Accessibility

iOS 7.1 lets you take some of the magic — and all the motion sickness! — out of your iPhone and iPad

iOS 7.1 goes a long way towards "fixing" the usability problems some people experienced with the original version of iOS 7 — not by taking a step back but by taking a step diagonally. Apple has always led the industry when it comes to accessibility. With iOS 7, however, the added improvements were counter-balanced by some added problems. Fantastic new features like switches let you control your iPhone based only on the movement of your head, but other features like the physics and particle engine gave some people vertigo, thinner typography made it harder for some people to read, and "naked" buttons made navigation more difficult for some people to use. So what's the iOS 7.1 middle-ground Apple's found? In short, Accessibility Settings.

More →

8
loading...
51
loading...
68
loading...
0
loading...

Developers: If you're updating your app for iOS 7, please take a moment to consider accessibility

A lot of developers will either be updating their apps to fit the new look and feel of iOS 7, or launching entirely new apps to coincide with its release. While that's no doubt going to be a stressful, exhausting process all on it's own, it's also a landmark that seems like the perfect time to consider either adding or improving accessibility features as well. Here's why...

More →

7
loading...
4037
loading...
89
loading...
0
loading...

Sprint brings captioning service to hearing-impaired iOS device users

Sprint has announced that Wireless CapTel is now available for all iOS devices. CapTel gives customers real-time captions of the phone conversation they're currently having. While Sprint offers landline phones and a web service specifically for CapTel, the wireless version of the service makes use of a smartphone app, which displays captions just as the hardware and web products do.

More →

4
loading...
5
loading...
24
loading...
0
loading...

How to set a passcode for Guided Access on iPhone and iPad

Once you've enabled Guided Access within your iPhone or iPad's accessibility options, you may have noticed that you can just as easily disable it as you can enable it from inside apps. If you don't want the person using your iPhone or iPad to be able to disable Guided Access on their own, you can set a passcode which will be required in order to exit Guided Access mode.

Here's how:

More →

5
loading...
15
loading...
79
loading...
0
loading...

How to enable Guided Access on iPhone and iPad

The iPhone and iPad come native with lots of accessibility options that can make using them a lot easier for people with impairments. That isn't the only reason Apple gives many accessibility options though. Guided Access is a perfect example of how you can lock down an iPhone or iPad for use by children or even to create a guest user mode so others using your devices can't access things you don't want them to.

Follow along and we'll show you how to properly set up and use Guided Access on iPhone and iPad.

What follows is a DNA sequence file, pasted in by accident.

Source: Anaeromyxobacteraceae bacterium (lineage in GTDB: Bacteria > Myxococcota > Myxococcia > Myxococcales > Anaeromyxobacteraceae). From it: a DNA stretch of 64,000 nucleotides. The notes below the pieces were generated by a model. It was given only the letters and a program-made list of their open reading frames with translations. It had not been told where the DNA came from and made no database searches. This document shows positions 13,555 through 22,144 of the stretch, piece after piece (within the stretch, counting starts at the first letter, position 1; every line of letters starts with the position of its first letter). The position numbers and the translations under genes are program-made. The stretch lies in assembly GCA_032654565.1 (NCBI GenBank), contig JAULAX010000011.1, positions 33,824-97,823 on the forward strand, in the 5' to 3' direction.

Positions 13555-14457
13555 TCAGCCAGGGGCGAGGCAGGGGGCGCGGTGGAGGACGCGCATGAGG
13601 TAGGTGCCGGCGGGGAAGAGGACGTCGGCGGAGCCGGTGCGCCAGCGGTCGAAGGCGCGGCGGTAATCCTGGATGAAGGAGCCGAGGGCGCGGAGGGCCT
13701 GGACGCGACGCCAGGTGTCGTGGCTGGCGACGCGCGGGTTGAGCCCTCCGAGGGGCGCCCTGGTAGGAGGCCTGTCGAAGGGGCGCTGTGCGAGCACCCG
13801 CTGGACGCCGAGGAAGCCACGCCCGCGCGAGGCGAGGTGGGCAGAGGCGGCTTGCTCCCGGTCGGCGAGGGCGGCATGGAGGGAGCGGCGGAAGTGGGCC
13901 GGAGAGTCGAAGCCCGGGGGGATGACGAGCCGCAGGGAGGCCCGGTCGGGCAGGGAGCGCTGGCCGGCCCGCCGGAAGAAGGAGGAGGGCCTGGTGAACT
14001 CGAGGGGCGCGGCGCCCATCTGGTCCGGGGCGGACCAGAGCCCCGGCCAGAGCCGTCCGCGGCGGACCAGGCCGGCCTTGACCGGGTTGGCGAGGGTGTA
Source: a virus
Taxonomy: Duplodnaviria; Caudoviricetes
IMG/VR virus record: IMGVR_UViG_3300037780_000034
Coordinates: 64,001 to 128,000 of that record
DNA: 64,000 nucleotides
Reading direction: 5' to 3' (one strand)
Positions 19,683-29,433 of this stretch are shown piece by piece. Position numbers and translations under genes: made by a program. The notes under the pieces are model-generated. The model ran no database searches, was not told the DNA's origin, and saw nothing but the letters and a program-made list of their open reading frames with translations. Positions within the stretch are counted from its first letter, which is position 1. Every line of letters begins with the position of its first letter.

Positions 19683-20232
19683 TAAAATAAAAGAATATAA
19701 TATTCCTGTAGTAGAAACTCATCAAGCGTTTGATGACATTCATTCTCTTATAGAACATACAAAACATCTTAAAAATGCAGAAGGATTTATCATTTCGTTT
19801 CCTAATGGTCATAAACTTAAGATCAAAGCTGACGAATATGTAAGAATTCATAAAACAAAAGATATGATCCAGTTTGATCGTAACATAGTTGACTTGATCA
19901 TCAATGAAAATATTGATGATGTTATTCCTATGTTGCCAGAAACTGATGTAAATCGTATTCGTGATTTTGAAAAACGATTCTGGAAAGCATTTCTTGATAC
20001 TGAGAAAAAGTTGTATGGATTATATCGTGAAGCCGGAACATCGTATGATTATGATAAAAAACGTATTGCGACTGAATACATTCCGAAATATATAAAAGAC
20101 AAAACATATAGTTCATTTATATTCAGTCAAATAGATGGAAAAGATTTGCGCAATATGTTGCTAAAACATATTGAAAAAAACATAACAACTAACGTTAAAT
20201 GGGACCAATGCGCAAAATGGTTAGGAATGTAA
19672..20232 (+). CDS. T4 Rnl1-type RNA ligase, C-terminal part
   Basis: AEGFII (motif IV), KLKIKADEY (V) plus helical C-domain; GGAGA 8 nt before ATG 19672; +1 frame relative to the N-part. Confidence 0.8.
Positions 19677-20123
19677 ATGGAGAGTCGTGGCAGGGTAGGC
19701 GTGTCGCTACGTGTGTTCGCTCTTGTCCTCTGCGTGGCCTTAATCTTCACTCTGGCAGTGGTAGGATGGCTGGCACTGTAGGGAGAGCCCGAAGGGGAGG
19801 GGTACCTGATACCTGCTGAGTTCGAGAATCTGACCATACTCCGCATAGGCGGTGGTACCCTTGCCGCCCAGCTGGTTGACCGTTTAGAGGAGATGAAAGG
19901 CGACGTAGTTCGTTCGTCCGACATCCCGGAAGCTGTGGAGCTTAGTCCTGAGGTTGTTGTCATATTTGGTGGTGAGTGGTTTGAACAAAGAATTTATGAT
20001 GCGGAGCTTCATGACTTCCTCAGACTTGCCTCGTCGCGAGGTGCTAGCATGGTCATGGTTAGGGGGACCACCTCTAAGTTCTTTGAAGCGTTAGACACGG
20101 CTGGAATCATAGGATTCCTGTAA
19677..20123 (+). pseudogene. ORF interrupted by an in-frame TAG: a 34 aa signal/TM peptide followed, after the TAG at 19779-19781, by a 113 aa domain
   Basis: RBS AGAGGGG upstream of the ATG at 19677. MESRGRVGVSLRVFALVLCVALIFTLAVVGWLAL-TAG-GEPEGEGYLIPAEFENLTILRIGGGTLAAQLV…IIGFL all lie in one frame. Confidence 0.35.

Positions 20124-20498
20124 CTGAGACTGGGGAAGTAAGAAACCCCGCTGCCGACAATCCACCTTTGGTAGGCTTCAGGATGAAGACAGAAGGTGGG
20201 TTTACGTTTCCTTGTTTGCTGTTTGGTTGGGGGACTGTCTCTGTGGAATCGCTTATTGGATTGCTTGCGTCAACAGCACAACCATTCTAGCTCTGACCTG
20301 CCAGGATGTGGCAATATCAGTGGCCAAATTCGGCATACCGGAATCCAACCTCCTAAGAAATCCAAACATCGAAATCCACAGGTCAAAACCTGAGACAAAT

More →

8
loading...
202
loading...
50
loading...
0
loading...

How to set a default call answer mode on iPhone

If you take a lot of calls on your iPhone, you may use a headset while driving or prefer answering calls over the loud speaker as opposed to the earpiece. As it happens iOS has quite a few accessibility options options including one that lets you change the default answer mode.

Here's how:

More →

5
loading...
19
loading...
86
loading...
0
loading...

How to change the Home button click speed on iPhone and iPad

If you've got an iPhone or iPad, you're already aware that the Home button is by far the most used physical button since you use it to exit apps, multitask, and more. Depending on how fast you tap the Home button, double and trip clicks may not always register for you or get misread. iOS actually gives you a way to customize the Home button click speed by slowing it down.

Here's how:

More →

2
loading...
6
loading...
55
loading...
0
loading...

How to invert screen colors on iPhone and iPad

For certain individuals that are visually impaired, inverting the colors of the iPhone and iPad screen may make it easier to read, particularly for users who are colorblind or partially colorblind. This is actually a built in accessibility option for all iPhones and iPads. So whether you yourself are visually impaired or you know someone who is, it could make reading text and viewing content within iOS much easier.

Here's how:

More →

6
loading...
51
loading...
52
loading...
0
loading...

How to magnify the screen on your iPhone and iPad using the Zoom feature

For users that are visually impaired, the iPhone and iPad have a lot of great accessibility options that make using iOS easier and less work. One of those feature is the native Zoom feature which allows you to activate and deactivate zoom on demand whenever you'd like.

If you don't know how to use it, follow along and we'll get you started.

More →

7
loading...
25
loading...
76
loading...
0
loading...

How to remedy a bad Home button or Power button on iPhone using Assistive Touch

Two of the most common hardware issues with the iPhone are failures related to the Home button and Power button. This can present as either of these buttons becoming hard to press, not reading presses at all, or they can intermittently work. If you aren't up for a Home button or Power button DIY repair to fix the issue permanently, there is a way around them by using the Assistive Touch accessibility feature. This will give you a virtual Home button and Power button that can supplement the hardware. It isn't the most ideal solution but if you need a quick one, this is it.

More →

11
loading...
0
loading...
122
loading...
0
loading...

Pages